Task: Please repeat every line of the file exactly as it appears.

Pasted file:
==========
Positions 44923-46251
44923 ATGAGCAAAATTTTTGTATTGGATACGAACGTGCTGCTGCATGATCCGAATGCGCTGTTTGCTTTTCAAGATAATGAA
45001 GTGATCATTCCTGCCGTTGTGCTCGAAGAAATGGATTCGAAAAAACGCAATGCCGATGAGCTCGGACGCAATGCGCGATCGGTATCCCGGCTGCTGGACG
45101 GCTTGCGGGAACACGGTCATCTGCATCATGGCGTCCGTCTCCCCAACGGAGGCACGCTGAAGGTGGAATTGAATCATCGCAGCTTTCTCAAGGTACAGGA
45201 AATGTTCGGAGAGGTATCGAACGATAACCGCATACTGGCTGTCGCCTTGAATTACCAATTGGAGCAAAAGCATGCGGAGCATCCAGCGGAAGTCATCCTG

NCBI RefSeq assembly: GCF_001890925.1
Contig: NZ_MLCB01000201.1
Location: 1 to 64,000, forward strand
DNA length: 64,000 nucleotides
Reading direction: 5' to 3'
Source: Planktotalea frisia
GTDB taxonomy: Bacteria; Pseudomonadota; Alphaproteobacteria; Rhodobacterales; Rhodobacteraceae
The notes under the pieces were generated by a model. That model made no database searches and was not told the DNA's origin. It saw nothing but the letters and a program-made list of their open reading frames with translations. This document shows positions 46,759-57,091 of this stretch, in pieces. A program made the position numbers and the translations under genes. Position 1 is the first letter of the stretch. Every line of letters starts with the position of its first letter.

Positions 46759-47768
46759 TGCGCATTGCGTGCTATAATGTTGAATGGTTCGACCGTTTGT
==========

Positions 44923-46251
44923 ATGAGCAAAATTTTTGTATTGGATACGAACGTGCTGCTGCATGATCCGAATGCGCTGTTTGCTTTTCAAGATAATGAA
45001 GTGATCATTCCTGCCGTTGTGCTCGAAGAAATGGATTCGAAAAAACGCAATGCCGATGAGCTCGGACGCAATGCGCGATCGGTATCCCGGCTGCTGGACG
45101 GCTTGCGGGAACACGGTCATCTGCATCATGGCGTCCGTCTCCCCAACGGAGGCACGCTGAAGGTGGAATTGAATCATCGCAGCTTTCTCAAGGTACAGGA
45201 AATGTTCGGAGAGGTATCGAACGATAACCGCATACTGGCTGTCGCCTTGAATTACCAATTGGAGCAAAAGCATGCGGAGCATCCAGCGGAAGTCATCCTG

NCBI RefSeq assembly: GCF_001890925.1
Contig: NZ_MLCB01000201.1
Location: 1 to 64,000, forward strand
DNA length: 64,000 nucleotides
Reading direction: 5' to 3'
Source: Planktotalea frisia
GTDB taxonomy: Bacteria; Pseudomonadota; Alphaproteobacteria; Rhodobacterales; Rhodobacteraceae
The notes under the pieces were generated by a model. That model made no database searches and was not told the DNA's origin. It saw nothing but the letters and a program-made list of their open reading frames with translations. This document shows positions 46,759-57,091 of this stretch, in pieces. A program made the position numbers and the translations under genes. Position 1 is the first letter of the stretch. Every line of letters starts with the position of its first letter.

Positions 46759-47768
46759 TGCGCATTGCGTGCTATAATGTTGAATGGTTCGACCGTTTGT